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With the help of its Canadian instrument, Webb detects exoplanet atmosphere in greater detail than ever before

A transmission spectrum made from a single observation using Webb's Near-Infrared Imager and Slitless Spectrograph (NIRISS)

A transmission spectrum of the hot Saturn WASP-39 b captured by the Canadian NIRISS instrument on the Webb Telescope reveals the signatures of many different chemicals in its atmosphere, including potassium, water vapor, and carbon monoxide. (Credit: NASA/ESA/CSA/J. Olmsted [STScI])

"Game-changer" data collected by the James Webb Space Telescope about the atmosphere of hot-Saturn exoplanet WASP-39 b reveals the presence of "a full menu" of chemical components.

An international team, which includes a group of Canadian astronomers at the Université de Montréal led by Prof. Bjorn Benneke, used Canada's NIRISS instrument and two others aboard Webb to identify a wide array of atoms, molecules, and signs of active chemistry and clouds in the atmosphere of the exoplanet which orbits a star roughly 700 light-years away. The same team revealed in that WASP-39 b's atmosphere contained carbon dioxide.

The complete data provides a molecular and chemical portrait of the exoplanet's atmosphere. The findings include the first-ever detection of sulfur dioxide, a molecule produced from chemical reactions triggered by ultraviolet light from the planet's parent star. This type of process, known as photochemistry, has never been observed outside the solar system until now.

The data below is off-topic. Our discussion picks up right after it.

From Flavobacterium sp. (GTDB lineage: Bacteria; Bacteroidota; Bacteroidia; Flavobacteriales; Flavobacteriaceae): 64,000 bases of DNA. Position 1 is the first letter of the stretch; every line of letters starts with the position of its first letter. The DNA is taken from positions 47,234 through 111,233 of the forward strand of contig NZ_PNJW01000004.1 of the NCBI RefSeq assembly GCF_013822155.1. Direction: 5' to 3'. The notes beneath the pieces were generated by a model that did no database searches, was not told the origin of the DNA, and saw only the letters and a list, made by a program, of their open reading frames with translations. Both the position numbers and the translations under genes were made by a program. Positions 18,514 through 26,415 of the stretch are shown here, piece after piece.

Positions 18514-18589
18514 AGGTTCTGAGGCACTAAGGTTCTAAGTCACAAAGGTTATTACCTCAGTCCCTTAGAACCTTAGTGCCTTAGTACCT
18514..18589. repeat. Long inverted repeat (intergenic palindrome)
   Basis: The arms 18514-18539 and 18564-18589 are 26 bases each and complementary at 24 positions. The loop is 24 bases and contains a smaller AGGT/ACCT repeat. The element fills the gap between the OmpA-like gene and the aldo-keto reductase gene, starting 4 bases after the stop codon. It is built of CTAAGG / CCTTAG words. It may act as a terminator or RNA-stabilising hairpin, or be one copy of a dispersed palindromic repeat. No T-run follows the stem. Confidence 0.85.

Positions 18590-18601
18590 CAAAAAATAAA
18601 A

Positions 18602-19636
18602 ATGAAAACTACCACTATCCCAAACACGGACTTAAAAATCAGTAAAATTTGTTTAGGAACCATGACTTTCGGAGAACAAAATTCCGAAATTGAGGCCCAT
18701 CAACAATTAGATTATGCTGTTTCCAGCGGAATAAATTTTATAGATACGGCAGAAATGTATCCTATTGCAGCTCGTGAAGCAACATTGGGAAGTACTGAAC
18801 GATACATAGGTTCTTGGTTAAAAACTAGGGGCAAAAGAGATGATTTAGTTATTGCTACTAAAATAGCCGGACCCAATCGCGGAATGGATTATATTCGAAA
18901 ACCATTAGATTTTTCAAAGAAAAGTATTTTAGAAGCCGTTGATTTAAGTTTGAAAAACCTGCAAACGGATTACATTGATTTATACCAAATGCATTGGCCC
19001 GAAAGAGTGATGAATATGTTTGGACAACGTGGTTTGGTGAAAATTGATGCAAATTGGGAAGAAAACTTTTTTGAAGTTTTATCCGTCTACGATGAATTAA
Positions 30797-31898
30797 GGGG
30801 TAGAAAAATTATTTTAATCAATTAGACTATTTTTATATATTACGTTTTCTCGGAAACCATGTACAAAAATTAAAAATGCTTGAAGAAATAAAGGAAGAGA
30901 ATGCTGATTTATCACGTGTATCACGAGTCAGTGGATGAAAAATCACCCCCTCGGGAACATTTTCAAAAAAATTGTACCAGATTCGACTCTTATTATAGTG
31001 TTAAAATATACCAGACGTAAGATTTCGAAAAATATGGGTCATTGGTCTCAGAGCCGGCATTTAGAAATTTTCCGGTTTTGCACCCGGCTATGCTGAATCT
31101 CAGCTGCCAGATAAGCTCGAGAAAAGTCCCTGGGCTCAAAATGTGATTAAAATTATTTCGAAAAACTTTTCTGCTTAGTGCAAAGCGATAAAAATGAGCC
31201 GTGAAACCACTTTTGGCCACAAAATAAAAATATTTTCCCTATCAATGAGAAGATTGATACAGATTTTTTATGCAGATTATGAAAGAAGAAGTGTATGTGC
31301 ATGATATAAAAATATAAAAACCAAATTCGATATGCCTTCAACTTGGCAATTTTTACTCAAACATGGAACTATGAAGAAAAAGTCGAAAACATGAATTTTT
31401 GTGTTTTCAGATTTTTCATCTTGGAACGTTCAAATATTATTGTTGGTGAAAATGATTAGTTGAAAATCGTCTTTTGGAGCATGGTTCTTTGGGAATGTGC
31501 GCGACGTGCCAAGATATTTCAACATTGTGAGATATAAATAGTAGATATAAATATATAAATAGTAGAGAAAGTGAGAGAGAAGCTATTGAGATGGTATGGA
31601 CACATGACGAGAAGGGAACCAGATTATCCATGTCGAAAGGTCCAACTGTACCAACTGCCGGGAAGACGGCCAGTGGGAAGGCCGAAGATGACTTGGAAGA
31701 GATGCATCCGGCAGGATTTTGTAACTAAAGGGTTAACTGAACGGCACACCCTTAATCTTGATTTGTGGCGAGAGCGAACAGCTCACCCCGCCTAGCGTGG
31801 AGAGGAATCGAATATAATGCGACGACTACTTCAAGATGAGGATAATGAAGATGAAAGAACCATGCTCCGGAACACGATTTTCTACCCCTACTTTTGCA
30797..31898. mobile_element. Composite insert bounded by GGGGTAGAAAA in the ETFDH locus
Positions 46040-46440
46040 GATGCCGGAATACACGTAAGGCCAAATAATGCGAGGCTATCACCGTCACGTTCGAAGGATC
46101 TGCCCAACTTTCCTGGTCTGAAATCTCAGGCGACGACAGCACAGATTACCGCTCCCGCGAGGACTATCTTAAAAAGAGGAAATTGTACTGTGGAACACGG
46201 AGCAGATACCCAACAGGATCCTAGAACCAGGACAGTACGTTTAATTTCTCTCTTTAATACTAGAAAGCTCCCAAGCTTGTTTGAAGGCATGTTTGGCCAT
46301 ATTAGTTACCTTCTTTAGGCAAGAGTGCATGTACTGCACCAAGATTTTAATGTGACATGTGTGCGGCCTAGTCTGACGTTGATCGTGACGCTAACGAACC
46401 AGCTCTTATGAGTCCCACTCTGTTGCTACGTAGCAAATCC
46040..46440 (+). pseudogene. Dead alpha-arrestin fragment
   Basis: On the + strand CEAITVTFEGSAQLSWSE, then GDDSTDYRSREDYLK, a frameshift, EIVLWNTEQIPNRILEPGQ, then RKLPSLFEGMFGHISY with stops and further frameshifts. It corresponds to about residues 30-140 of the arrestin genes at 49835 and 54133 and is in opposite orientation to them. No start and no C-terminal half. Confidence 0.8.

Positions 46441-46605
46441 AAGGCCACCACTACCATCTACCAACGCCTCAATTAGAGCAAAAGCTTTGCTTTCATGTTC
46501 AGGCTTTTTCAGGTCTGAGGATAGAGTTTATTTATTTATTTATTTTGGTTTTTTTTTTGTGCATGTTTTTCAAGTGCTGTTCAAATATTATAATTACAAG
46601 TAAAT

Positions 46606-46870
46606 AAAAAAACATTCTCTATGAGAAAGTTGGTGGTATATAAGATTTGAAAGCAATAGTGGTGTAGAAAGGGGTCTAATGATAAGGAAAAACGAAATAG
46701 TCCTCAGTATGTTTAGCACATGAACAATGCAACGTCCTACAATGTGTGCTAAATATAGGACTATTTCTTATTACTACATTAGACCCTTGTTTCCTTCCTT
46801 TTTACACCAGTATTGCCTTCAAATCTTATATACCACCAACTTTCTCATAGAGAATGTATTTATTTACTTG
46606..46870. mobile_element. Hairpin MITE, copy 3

Other atmospheric elements detected by Webb include sodium, potassium, and water vapour, confirming previous space- and ground-based telescope observations. Carbon monoxide was also detected: a new addition to WASP-39 b's roster.

The findings bode well for Webb's ability to conduct the broad range of investigations of exoplanets – planets around other stars – hoped for by the science community. That includes probing the atmospheres of smaller, rocky planets like those in the TRAPPIST-1 system.

To gather light from WASP-39 b, Webb tracked the planet as it passed in front of its star, allowing some of the star's light to filter through the planet's atmosphere. This starlight became imprinted with signatures hinting at the different chemicals found in the exoplanet's atmosphere. By studying this light through a technique called transit spectroscopy, astronomers determined the composition of the planet's atmosphere from hundreds of light-years away.

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